The pursuit of love and money may be universal, but it can be rare to find both, and rarer still for the two to coexist in harmony. After all, losing money for love and vice versa is the stuff of great stories because almost all of us can relate.
One of the most common of these stories is the sometimes-tragedy of divorce, in which a happy union is marred and ultimately ruined by the couple’s inability to communicate and jointly manage money matters.
As with most things in life, an ounce of prevention is worth a pound of cure. To prevent misunderstandings over money or its mismanagement from ruining your marriage, having “the money talk” is essential.
The Money Talk Defined
At its most basic level, the money talk is a frank and open discussion between two partners about their respective philosophies on spending and saving, their habits, and their entire financial picture. The money talk isn’t necessarily easy. It requires a commitment by both partners not to judge the other and to make a point of sharing their money mistakes, shortcomings, and vulnerabilities. It can also require a heavy dose of courage. For example, if you have an issue paying bills on time or have accumulated massive credit card debt, the time to talk about it is now.
Being clear about your struggles allows both of you to effectively deal with them, while trying to hide problems will only delay your partner finding out about them and will likely maximize the damage. Once everything is out in the open, the two of you can devise a plan to reach your mutual goals, help each other accomplish individual goals, and establish mutual responsibilities. Most importantly, by being apprised of what you have to look out for — your respective problems with money — you’re better positioned to keep problems at bay or prevent them entirely.
Reasons to Have the Money Talk
1. Create a Unified Front
When you know where you each stand in relation to money and what you both bring (good and bad) to the partnership, you can assess your joint assets and liabilities, as well as where your goals align and where they conflict. This empowers you to identify and nip potential problems in the bud by working out compromises before they blow up.
For example, if one of you is a spender and the other a saver, you can establish spending limits and savings goals that you both agree to abide by. The information you gain and compromises you make give you the goods to put together the skeleton of a financial plan. Such a plan will incorporate saving for an emergency fund, saving for retirement, or possibly paying down debt and saving for a home. You may want to bring a professional on board to help with the details and implementation of your financial plan.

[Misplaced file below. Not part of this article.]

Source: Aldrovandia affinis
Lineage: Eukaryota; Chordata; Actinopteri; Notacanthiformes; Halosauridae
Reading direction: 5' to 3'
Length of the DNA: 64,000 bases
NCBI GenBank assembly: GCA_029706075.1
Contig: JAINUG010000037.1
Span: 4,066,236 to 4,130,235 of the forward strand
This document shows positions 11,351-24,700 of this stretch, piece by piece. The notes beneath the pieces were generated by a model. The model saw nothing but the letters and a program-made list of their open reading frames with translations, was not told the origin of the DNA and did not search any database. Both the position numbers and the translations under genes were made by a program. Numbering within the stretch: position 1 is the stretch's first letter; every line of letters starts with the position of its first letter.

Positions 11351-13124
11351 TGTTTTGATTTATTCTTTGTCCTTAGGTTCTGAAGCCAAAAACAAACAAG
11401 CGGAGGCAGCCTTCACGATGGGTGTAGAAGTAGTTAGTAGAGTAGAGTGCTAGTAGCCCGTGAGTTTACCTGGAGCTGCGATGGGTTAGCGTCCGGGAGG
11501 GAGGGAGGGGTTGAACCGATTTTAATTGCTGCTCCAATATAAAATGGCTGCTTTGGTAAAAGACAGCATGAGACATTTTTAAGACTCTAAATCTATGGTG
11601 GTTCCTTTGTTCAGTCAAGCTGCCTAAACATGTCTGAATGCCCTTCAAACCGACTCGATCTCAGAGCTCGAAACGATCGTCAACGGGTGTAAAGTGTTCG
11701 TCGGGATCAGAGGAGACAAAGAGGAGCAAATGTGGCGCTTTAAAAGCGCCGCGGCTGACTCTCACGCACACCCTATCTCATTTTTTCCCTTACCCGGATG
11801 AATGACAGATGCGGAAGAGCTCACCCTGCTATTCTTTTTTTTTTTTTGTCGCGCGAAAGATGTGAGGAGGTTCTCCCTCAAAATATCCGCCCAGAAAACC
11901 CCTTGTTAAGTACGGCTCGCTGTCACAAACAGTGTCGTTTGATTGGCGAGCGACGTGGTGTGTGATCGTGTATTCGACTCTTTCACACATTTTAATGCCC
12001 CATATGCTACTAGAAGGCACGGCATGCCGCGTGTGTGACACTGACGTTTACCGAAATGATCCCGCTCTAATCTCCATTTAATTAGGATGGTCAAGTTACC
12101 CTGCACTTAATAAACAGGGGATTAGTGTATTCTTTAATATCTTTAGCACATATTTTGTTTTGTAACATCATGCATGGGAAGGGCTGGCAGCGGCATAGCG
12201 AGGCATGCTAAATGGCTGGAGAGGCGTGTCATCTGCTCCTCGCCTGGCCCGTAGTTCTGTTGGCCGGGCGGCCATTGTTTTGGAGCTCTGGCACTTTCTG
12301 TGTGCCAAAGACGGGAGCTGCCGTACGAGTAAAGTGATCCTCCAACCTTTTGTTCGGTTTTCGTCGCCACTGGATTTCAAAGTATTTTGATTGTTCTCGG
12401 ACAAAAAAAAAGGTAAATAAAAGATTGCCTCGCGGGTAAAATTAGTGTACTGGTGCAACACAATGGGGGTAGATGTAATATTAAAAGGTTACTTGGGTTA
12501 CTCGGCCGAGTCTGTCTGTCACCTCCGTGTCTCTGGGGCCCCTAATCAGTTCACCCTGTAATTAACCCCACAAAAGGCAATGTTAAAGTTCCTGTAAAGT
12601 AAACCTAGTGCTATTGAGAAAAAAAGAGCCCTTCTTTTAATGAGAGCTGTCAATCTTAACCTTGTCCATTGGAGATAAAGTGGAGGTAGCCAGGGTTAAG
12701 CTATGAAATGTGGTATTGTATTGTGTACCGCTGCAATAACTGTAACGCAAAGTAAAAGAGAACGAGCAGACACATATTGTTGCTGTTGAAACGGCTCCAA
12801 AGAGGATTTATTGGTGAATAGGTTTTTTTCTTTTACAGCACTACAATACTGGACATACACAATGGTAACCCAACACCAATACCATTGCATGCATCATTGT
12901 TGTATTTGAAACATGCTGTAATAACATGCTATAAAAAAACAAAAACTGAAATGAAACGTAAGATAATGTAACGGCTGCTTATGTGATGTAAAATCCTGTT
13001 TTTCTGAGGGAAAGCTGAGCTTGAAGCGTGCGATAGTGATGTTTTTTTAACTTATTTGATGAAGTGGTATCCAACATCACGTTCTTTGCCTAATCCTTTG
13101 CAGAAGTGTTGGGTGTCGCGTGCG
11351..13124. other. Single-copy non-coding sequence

Additionally, you should use the knowledge you gain to create a monthly and annual budget, as well as your individual money responsibilities. Schedule regular (monthly) money meetings to check your budget and your progress. Just like the initial money talk, these discussions must be frank and transparent in order to prevent and address problems. An active and honest approach to money will keep the two of you on the same page and thereby empower you to accomplish whatever you set your sights on.
2. Minimize Conflicts
The money talk and regular money meetings can blast open the lines of communication between the two of you. While not every single conflict is based in misunderstanding, most are. More specifically, since you’ve established rules to follow (a budget) and mutual responsibilities (paying specific bills), you each know what’s expected of you and to stay within agreed-upon boundaries regarding your financial behavior and habits.
3. Fortify Your Relationship
When you make a regular habit of being open and honest and practice not judging your partner for his or her mistakes, you build trust and practice vital communication skills that will help you through any obstacles you may face. Not only that, but in providing and receiving support in spite of your flaws, you and your partner will each feel more comfortable broaching other sensitive topics.
Money is one of the leading causes of divorce in this country, and by just winging it, your risk of becoming yet another unfortunate statistic is high. To reiterate, it’s vital to approach your partner and this discussion with patience and acceptance, and to have a little courage yourself. We all have demons and for many of us, those demons have to do with money. If you want to keep yours from ravaging your love life, shine a light on them so you can see exactly what they’re doing and stop problems before it’s too late.
This approach isn’t easy, but the rewards are substantial. And to do it successfully, be prepared to not only love and accept your partner, but more importantly, yourself.
Have you had the money talk with your partner? If not, what are you waiting for?
Holly Mangan is a managing editor for Money Crashers Personal Finance, a resource that discusses important topics such as money management, smart spending, and relationships.